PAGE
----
We’ll be honest with you. Most states do not require you to carry Boat Insurance. However, your boat was probably a pretty large lump sum of cash, or possibly still an expensive monthly payment. That may also be your reasoning as to why you don’t want to purchase Boat Insurance. We get it. You don’t want to pile on another monthly payment.
But, here’s the thing. Boat Insurance is actually quite important. In fact, it’s probably the only thing keeping you from having to pay hundreds or even thousands of dollars out of your pocket in case of an accident.
“Accident” is a broad term, too. Yes, it could mean hitting another watercraft or object while you’re on the water. But it could also mean your boat gets stolen, vandalized or otherwise damaged. Seriously, think about it. What will you do if something bad happens to your boat? Who’s going to pay for it if you don’t have insurance? You.
So, we’re here to tell you why you need Boat Insurance and how to get a low rate that hopefully won’t put a huge dent in your bank account every month.
Why You Need Boat Insurance
First and foremost, if you lease or finance your watercraft, then your lender probably requires you to have Boat Insurance. Even if you don’t owe any money on your boat, it is still susceptible to the damage we’ve already mentioned above. Are you still thinking that a boating accident won’t ever happen to you? Think again.
According to the U.S. Coast Guard, in 2017, there were over 4,000 boating accidents in the U.S. and over half of them incurred property damage or injuries. Additionally, over 1,000 of these accidents were caused by a collision with another recreational vehicle. Can you guess the total cost of those damages? Over $46 million.
Let’s say you’re a careful and cautious boater that never gets into a boating accident. Unfortunately, you can’t control other people’s actions, so what happens if your boat becomes victim to vandalism or theft? According to the National Insurance Crime Bureau, the most frequently stolen boat types in 2017 were runabouts, utility boats, cruisers and sailboats. Boat theft also occurred most frequently in Florida. Additionally, the holiday with the most watercraft thefts in 2017 was Memorial Day.
Does My Homeowners Insurance Cover My Boat?
Some boat owners incorrectly assume that their Homeowners Insurance also covers their boat, but this is usually not the case. Your Homeowners policy may only include your boat if it is small in size and has no engine or a small one (like a sailboat). If your boat is damaged while it’s parked on your property, your Homeowners Insurance may provide some coverage, but not for vandalism or stolen contents. It’s best to think of your boat like your car. It’s unique and requires its own policy.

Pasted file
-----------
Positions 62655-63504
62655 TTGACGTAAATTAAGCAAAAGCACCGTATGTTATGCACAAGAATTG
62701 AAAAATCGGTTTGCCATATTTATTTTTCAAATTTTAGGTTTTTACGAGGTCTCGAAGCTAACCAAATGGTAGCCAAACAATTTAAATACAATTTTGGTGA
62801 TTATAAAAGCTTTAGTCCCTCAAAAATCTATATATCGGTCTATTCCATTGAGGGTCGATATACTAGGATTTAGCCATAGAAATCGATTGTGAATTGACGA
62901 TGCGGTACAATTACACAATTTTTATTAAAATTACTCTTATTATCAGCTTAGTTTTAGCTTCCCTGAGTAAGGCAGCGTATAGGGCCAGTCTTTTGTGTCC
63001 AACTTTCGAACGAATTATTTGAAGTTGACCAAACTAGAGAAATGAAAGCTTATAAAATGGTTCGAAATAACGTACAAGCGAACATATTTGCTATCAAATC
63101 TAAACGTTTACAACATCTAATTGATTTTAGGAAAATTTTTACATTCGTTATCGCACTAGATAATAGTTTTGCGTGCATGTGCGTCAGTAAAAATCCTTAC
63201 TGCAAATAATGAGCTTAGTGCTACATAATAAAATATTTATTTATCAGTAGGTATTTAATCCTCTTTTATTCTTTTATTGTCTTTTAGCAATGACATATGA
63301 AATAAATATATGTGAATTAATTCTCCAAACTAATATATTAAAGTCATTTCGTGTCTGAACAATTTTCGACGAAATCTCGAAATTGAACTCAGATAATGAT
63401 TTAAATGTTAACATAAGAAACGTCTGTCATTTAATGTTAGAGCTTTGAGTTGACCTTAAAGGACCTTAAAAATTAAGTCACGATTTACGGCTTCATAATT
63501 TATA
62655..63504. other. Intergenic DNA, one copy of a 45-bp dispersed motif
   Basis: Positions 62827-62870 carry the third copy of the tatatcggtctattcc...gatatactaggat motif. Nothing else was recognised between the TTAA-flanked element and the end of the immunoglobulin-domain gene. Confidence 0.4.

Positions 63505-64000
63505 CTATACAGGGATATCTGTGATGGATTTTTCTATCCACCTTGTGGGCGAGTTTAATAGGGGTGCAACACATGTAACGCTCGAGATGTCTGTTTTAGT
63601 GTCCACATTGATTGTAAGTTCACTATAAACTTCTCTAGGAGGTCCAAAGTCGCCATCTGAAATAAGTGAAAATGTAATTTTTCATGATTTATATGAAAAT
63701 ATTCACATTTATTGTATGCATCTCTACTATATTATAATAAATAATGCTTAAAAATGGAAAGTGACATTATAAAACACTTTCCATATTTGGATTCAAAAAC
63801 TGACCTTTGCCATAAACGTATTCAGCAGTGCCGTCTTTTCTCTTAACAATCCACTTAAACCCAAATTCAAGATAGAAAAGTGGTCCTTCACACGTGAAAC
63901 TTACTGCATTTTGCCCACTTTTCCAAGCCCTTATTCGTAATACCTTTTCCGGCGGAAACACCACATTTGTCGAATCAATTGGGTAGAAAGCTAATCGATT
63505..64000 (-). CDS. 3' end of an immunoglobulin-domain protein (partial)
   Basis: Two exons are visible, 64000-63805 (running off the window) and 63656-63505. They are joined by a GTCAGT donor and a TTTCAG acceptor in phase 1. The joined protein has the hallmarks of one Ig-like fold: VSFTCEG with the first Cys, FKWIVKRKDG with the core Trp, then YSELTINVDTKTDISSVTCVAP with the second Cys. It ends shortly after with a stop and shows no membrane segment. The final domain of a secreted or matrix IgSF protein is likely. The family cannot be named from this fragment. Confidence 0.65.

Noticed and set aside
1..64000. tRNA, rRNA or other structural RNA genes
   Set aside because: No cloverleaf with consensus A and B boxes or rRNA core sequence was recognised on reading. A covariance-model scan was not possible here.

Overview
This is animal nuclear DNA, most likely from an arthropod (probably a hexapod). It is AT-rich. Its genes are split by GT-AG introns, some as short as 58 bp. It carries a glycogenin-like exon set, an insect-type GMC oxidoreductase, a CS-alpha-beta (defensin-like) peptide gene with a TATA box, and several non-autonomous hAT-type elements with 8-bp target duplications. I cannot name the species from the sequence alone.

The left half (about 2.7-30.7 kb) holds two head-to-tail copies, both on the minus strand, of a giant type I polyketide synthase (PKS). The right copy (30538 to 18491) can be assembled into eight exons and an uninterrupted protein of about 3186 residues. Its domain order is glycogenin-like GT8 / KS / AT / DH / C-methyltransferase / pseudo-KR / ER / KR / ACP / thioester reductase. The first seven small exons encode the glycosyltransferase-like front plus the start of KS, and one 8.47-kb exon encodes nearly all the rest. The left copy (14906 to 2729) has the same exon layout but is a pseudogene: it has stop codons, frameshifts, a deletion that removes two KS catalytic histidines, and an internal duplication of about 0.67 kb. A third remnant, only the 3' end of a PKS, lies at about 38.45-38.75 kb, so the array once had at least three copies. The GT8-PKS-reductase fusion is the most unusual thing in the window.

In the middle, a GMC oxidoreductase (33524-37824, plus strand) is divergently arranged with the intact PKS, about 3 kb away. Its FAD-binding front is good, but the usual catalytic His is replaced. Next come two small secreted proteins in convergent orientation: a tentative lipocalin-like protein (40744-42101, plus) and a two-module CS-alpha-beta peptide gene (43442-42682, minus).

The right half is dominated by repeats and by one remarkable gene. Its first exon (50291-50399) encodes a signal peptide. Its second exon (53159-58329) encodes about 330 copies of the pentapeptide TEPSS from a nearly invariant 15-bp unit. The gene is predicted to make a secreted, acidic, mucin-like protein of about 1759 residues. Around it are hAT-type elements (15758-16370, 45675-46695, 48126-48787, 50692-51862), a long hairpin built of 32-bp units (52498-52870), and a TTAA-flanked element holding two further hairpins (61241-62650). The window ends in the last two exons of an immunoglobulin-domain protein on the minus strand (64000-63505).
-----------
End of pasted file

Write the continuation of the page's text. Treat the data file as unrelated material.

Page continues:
What Does Boat Insurance Cover?
Hopefully, you’re now somewhat convinced that Boat Insurance is essential. At this point, you might be wondering how Boat Insurance works and what it covers. You should know that insuring one type of boat, like a trawler, is different from insuring a boat like a runabout. Regardless of what kind of boat you own, you should still have coverage. Just make sure it’s the right type of coverage. You don’t want to buy a yacht policy if you own a pontoon boat.
A standard Boat Insurance policy typically has Bodily Injury Liability and Property Damage Liability coverage, similar to that of an Auto Insurance policy. This Liability Insurance covers injuries or damages caused by your boat in an accident, up to your policy limits. For example, if your boat inflicts damage on a dock or other watercraft, your coverage will pay for those damages.
Your policy may also include Collision and Comprehensive coverage. Collision coverage will pay for the repair or replacement of your boat in the event of a collision, up to your policy limits. Comprehensive coverage will cover your boat if it is stolen, vandalized or damaged in an accident other than a collision. If your Boat Insurance does not include these coverages, we highly recommend adding them to your policy.
Recommended Boat Insurance Coverages
As with most other types of insurance, there are optional coverages you can add to your policy. Speak with your agent to figure out what coverage your lifestyle requires. Remember, it’s hard to put a price on peace of mind. Additional coverage may provide better protection for your boat depending on your situation. With the right policy, you’ll worry less and enjoy your boat more.
Other coverages you can choose to add to your Boat Insurance policy include:
- Total Loss Replacement. Replaces your boat with the latest model, or a comparable one, if it is deemed a total loss.
- Agreed Value Coverage. Compensates you for the amount initially paid to buy your insured boat. No deduction for depreciation and no deductibles are applied.
- Uninsured Boaters Coverage. Covers medical treatment, wage loss and other damages sustained as a result of a boating accident in the case that the liable boater does not have enough or any Liability coverage.
- Actual Cash Value. Provides compensation for your totaled vessel, determined by market value and condition of the insured boat at the time of the loss.